While 232 has been the focal point for producers and distributors, downstream companies have also been affected significantly by the 301 levies. The tariffs have been applied in four tranches, with 25 percent tariffs applied to all products in the first two. The third went into effect later, with 10 percent tariffs immediately increasing up to 25 percent in January.
The tariffs have been problematic for two reasons. “There wasn’t a particular strategy as to what kind of products to go after,” Coates said. Moreover, with the most recent tranche, the announced step-up in fees has produced a rush on buying, as companies try to stock up on affected parts and material under the 10 percent tariff rather than have to absorb the larger hike later. “The result is it’s causing enormous shortages of goods,” she said. “Companies are hoarding inventory.”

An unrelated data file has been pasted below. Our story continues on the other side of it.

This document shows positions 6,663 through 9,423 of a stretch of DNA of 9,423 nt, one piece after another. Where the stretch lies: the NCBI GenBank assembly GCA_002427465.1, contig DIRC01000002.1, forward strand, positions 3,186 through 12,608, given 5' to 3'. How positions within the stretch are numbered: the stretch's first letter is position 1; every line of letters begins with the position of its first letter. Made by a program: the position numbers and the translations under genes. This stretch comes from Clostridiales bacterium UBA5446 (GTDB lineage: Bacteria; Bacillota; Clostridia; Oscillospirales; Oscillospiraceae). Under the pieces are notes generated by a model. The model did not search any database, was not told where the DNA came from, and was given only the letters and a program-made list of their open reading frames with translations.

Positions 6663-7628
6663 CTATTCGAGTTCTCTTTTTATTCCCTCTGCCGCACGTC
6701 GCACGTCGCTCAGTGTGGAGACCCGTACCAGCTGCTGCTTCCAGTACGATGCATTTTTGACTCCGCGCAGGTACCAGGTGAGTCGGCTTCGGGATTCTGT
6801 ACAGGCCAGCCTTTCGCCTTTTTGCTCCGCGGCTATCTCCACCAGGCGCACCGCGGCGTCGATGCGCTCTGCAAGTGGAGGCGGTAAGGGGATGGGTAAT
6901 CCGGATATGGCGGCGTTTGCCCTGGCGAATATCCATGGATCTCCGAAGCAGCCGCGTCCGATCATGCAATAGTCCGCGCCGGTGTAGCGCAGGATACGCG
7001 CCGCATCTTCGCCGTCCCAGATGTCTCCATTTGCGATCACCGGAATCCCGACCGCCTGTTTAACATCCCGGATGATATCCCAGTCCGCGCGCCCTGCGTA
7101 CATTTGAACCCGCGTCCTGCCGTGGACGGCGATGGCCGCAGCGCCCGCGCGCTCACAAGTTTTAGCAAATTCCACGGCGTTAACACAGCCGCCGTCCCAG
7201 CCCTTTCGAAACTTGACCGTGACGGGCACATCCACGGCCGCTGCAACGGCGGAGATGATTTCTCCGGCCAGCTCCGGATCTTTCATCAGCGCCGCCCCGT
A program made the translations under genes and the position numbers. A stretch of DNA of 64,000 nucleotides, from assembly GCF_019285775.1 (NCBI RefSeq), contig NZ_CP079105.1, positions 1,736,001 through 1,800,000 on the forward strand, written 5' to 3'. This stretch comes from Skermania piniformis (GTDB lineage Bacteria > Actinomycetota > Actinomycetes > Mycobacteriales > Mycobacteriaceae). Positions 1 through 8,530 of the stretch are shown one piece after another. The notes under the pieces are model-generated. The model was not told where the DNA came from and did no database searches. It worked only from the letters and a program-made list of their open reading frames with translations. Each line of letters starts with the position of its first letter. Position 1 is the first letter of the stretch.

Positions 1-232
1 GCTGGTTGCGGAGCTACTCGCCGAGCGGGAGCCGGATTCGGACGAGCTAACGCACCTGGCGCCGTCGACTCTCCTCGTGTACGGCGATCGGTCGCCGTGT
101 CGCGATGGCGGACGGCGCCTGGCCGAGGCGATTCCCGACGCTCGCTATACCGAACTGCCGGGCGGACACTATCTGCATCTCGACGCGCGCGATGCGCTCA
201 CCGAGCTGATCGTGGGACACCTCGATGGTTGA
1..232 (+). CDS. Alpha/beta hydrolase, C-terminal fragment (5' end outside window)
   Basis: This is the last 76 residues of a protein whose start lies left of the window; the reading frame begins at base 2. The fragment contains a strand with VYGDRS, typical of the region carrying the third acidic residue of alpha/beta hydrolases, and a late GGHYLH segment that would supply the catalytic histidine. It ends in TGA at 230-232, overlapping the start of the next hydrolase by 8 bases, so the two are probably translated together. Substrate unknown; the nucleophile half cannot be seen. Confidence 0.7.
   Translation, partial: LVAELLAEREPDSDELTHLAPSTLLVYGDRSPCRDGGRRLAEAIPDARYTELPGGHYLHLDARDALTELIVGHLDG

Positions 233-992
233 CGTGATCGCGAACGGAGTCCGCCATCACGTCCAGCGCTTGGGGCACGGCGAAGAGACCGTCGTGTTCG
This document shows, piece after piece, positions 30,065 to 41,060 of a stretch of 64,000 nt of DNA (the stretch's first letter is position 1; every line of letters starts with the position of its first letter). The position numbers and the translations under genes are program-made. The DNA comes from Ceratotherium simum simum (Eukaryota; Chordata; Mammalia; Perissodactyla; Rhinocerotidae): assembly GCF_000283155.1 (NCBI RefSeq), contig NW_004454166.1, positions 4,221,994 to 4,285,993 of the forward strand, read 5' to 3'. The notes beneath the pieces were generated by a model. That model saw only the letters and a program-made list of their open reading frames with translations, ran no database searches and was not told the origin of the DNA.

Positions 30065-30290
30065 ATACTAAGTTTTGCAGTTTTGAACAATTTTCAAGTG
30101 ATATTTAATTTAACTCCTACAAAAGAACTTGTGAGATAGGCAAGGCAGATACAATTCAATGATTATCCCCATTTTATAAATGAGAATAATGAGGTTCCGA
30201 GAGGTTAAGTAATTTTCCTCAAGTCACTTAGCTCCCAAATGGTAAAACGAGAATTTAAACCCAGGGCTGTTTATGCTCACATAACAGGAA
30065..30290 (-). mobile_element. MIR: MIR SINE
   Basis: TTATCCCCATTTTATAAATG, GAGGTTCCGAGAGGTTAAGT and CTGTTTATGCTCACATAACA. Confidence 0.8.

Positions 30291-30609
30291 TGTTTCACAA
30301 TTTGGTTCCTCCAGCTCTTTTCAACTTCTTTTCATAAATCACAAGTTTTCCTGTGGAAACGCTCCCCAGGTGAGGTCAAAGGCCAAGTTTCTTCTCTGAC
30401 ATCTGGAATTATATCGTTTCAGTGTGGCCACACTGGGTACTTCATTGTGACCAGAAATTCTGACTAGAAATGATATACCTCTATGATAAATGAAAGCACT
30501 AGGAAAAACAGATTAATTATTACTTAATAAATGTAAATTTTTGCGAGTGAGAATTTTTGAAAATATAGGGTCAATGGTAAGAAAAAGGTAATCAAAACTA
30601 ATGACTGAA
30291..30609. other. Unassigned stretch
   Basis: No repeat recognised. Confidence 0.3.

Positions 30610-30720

China has been the chief target of many of the trade actions. Kuehl noted that while it may be painful for the U.S., the ramifications of a trade war are even greater for the Chinese. “Down the road, maybe a year or two years, China’s challenge is going to be finding a replacement consumer, finding a country that buys as much as we do. Good luck with that. We have a less serious challenge in some respects than China. We have to find sources; they have to find customers.”
Coates’ organization, the Reshoring Institute, is responsible for helping companies make decisions on bringing back manufacturing and other jobs to the United States. She said that’s beginning to happen in greater numbers. “In order to make it work financially, you have to look at the total cost of ownership. That generally includes automation. If you have a high labor cost, it probably will stay overseas. If you can automate, you can probably drive a decision to bring at least part of your manufacturing back to America, whether it’s assembly or full-blown manufacturing,” she said.